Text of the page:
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Council votes against revising pot ordinance

The Port Orchard City Council voted 5-0 against a proposal that would have added home-based child-care centers, nursery schools and preschools in the 1,000-foot buffer zone that would protect them from recreational marijuana businesses.

The council took action July 8 on the proposal after a public hearing in which two people addressed the council.

The proposed ordinance would not have allowed marijuana businesses to operate within 1,000 feet of child-care centers, family day care providers, nursery schools or preschools.

City code restricts recreational marijuana businesses from operating within a 1,000 feet of a child-care center, but does not apply to family day-care providers.

Last month, Terri Squires, a home day-care provider, urged the council to implement the 1,000-foot buffer zone and provide protection as it does to commercial day-cares.

Squires’ day-care is outside the city limits, but within 1,000 feet of the industrial park zone for marijuana producers and processors.

Squires was unable to attend the July 8 public hearing because she was out of town.

Squires stated in a email read by City Clerk Brandy Rinearson that all businesses that deal with children should have the same protection.

“Either put all children in the ordinance of 1,000-foot protection or remove the child-care centers,” she stated in the email.

Terry Vaughn told the council he is hoping to purchase property in the Port Orchard Industrial Park for a growing and processing business and that approving the proposal could hurt the city in creating some jobs.

“It would be good for Port Orchard to have a couple of growing operations,” said Vaughn. “We expect to hire between 10-15 employees and pay good wages. The exclusion in the proposal might hurt Port Orchard in getting those jobs.”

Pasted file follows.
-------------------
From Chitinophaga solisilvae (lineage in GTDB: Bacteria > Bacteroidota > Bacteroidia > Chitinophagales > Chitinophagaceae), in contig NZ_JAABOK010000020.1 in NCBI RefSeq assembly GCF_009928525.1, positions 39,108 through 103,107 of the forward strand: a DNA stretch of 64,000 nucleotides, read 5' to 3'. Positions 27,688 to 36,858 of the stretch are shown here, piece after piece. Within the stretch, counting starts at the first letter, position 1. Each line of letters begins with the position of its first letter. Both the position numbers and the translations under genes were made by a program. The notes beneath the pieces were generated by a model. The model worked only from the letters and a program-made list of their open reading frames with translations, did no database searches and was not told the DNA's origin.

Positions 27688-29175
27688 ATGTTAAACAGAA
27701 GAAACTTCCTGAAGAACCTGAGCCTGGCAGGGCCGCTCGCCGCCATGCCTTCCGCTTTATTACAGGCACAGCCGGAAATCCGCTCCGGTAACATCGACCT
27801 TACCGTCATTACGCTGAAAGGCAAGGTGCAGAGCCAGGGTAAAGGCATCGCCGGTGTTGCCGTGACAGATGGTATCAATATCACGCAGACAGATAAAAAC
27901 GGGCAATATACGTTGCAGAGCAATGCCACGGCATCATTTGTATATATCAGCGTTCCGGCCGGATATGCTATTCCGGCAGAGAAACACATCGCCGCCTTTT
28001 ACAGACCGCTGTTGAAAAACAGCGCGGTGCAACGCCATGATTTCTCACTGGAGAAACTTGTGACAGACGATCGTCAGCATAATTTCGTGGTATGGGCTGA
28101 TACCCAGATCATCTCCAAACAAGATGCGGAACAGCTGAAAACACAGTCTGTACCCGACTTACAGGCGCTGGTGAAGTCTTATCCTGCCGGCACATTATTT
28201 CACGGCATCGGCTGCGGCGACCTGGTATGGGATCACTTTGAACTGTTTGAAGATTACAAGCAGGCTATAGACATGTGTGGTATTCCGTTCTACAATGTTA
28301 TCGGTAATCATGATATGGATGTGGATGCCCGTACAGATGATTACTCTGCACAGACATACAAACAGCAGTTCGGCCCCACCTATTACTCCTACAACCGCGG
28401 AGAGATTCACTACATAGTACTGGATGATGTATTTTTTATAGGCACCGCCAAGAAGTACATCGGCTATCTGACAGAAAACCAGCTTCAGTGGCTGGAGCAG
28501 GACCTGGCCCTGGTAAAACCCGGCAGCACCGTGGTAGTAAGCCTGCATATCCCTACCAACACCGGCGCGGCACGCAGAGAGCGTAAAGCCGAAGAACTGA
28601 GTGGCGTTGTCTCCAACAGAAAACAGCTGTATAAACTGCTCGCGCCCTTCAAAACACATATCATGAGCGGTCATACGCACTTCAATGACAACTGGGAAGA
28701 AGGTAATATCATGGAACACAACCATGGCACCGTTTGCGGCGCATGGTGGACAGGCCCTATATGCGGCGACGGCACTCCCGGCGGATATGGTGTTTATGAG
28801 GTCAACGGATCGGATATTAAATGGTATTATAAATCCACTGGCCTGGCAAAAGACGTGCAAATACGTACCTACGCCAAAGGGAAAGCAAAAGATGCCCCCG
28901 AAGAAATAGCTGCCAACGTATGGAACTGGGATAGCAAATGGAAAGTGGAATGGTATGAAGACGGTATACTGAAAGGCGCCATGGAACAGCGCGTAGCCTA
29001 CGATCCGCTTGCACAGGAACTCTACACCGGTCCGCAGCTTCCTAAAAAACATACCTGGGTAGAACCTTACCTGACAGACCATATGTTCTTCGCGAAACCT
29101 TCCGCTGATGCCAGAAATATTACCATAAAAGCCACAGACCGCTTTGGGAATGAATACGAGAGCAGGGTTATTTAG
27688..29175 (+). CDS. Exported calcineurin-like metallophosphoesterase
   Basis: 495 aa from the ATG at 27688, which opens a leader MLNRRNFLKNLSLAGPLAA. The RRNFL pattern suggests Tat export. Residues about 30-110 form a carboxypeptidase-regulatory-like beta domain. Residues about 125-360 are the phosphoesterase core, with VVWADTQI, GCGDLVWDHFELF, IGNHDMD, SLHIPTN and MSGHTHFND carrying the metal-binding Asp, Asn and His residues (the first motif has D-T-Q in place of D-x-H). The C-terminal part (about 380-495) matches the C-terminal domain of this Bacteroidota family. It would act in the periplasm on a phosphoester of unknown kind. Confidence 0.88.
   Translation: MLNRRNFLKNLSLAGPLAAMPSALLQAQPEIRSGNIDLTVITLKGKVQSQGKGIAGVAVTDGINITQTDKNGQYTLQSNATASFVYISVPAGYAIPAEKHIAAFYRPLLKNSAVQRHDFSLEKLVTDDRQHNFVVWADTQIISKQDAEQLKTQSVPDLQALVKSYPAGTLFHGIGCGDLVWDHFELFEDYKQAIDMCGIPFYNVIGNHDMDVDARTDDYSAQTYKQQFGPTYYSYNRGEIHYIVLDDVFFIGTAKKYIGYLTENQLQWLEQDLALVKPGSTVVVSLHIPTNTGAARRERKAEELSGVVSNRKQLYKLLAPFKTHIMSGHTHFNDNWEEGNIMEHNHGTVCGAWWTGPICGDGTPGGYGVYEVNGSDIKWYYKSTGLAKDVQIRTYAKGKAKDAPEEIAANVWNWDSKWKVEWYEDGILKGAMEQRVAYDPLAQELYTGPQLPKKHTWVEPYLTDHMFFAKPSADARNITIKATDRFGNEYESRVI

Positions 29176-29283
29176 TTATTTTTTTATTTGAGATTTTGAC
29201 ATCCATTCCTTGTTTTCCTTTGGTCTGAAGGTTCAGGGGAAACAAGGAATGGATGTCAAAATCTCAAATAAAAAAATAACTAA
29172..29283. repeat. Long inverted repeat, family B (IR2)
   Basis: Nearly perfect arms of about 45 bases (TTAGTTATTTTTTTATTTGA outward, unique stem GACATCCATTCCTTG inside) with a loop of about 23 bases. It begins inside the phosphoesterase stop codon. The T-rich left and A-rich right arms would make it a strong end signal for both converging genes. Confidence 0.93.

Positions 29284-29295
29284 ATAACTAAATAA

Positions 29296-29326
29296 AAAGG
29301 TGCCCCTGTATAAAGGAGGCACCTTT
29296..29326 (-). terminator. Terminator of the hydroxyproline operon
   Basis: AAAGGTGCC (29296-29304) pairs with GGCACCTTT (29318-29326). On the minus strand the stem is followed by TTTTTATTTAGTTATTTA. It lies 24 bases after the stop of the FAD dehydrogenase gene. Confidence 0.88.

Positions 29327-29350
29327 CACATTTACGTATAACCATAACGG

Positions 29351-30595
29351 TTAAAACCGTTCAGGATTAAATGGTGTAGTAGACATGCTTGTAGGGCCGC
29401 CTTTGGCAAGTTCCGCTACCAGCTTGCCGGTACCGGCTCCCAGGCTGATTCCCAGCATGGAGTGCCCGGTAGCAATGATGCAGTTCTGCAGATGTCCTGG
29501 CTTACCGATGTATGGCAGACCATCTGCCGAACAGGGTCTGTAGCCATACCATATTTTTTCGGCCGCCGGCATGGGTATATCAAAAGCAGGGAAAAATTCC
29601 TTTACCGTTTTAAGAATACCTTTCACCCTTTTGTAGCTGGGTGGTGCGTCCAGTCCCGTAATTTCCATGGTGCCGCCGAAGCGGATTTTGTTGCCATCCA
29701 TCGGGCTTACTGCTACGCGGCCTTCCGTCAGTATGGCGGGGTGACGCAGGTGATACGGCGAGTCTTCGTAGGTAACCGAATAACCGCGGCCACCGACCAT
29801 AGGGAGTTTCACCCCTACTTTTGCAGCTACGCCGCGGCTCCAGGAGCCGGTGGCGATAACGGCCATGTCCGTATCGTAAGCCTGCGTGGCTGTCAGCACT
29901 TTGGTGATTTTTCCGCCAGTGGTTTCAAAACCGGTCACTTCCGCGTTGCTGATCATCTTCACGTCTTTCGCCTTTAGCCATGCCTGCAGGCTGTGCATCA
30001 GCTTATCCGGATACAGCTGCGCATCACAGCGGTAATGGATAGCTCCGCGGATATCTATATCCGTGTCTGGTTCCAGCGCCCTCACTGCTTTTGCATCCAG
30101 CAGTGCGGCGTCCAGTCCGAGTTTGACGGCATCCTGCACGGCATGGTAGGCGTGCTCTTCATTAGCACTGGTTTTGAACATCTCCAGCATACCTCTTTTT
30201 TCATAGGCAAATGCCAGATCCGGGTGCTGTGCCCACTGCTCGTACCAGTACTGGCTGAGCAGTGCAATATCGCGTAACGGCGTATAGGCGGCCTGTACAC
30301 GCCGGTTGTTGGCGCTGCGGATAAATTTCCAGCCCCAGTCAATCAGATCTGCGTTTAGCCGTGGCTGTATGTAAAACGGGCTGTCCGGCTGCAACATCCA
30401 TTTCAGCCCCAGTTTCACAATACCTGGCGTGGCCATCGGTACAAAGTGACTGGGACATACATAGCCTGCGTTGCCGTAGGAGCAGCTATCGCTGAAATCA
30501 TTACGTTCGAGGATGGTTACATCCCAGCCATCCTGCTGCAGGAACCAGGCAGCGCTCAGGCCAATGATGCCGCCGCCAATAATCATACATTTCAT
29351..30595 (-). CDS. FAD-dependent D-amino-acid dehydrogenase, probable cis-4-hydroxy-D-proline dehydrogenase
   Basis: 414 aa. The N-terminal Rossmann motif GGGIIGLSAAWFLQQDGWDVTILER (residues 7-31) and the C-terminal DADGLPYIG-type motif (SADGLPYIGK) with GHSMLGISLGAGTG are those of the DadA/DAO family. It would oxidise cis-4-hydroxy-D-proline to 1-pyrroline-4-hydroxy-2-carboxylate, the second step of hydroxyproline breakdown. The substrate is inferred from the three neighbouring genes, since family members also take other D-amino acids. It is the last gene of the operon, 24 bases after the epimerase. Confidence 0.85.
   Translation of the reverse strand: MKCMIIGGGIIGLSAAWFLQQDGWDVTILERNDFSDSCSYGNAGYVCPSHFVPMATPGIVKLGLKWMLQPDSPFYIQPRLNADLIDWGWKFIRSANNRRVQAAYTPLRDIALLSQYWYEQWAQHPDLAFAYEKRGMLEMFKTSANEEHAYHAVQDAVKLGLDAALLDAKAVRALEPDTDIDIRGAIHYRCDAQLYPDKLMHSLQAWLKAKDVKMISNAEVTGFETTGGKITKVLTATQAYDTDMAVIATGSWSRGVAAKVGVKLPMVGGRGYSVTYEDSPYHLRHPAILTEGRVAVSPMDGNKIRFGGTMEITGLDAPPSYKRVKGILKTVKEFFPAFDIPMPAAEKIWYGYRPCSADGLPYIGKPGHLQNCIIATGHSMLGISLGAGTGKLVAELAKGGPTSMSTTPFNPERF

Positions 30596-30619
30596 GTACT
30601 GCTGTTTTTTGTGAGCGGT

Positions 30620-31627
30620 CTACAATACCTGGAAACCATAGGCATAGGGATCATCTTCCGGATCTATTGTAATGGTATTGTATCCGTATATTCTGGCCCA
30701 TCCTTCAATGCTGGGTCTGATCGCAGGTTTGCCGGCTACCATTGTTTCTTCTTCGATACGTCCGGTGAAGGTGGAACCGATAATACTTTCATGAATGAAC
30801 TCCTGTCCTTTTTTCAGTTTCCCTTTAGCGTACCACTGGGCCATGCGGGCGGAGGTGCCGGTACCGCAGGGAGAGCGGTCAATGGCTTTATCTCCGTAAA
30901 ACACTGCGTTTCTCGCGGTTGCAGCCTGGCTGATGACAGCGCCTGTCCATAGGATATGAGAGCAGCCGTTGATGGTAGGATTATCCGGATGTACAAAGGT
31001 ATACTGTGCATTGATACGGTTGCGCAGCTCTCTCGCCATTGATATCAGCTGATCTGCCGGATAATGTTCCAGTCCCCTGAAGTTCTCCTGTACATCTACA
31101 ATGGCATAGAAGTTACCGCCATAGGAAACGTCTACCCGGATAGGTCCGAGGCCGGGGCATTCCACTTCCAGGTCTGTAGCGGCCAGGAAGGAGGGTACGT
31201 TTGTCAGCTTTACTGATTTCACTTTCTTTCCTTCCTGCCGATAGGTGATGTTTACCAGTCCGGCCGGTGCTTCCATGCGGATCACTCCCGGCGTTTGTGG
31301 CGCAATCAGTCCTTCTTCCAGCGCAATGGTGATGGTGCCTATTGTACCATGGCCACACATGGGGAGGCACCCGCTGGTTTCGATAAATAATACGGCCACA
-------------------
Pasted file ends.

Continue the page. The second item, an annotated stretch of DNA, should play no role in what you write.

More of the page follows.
Vaughn said he intents to have an indoor operation for growing marijuana.

He said he doesn’t see how a growth operation would affect children and that he didn’t have an application site that would be affected by the proposal.

Colette Thomas, who presents a recreational marijuana retailer in the 700 block of SE Sedgwich, asked the council to consider the time and money that some individuals have invested while following state guidelines.

She said the store is close to obtaining a license and the store would not be affected by the proposal because their are no home-based child cares in the area.

City Attorney Greg Jacoby noted established retail stores would be grandfathered in if a child care center later choses to locate within the 1,000-foot buffer zone.

The proposed retail store is located close to a city-owned land zoned for a future dog park.

“It’s not subject to the 1,000-foot rule just because it’s zoned as a park,” said Jacoby.

He said once the land is used for a park it would affect any future licenses to sell in the area.

City Developer Nick Bond said the city’s current ordinance regarding production and processing of recreational marijuana states it has to be in the industrial zone and has to have a license from the state’s Liquor Control Board.

“We have adopted all the state’s requirement concerning production and processing and incorporated in our ordinance,” Bond said.

“The prevision that the city adopted addresses cultivating, processing, displaying, manufacturing, selling and storage shall be conducted out of the public’s view,” said Jacoby.

Councilman John Clauson said that marijuana processors and producers are different from retail stores.

“A growing operation has to be inside and won’t be having the traffic as a retail store,” Clauson said. “There is definitely a difference. We should be able to treat them differently.”

Two council members, Jerry Childs and Cindy Lucarelli, were absent from the meeting.

 

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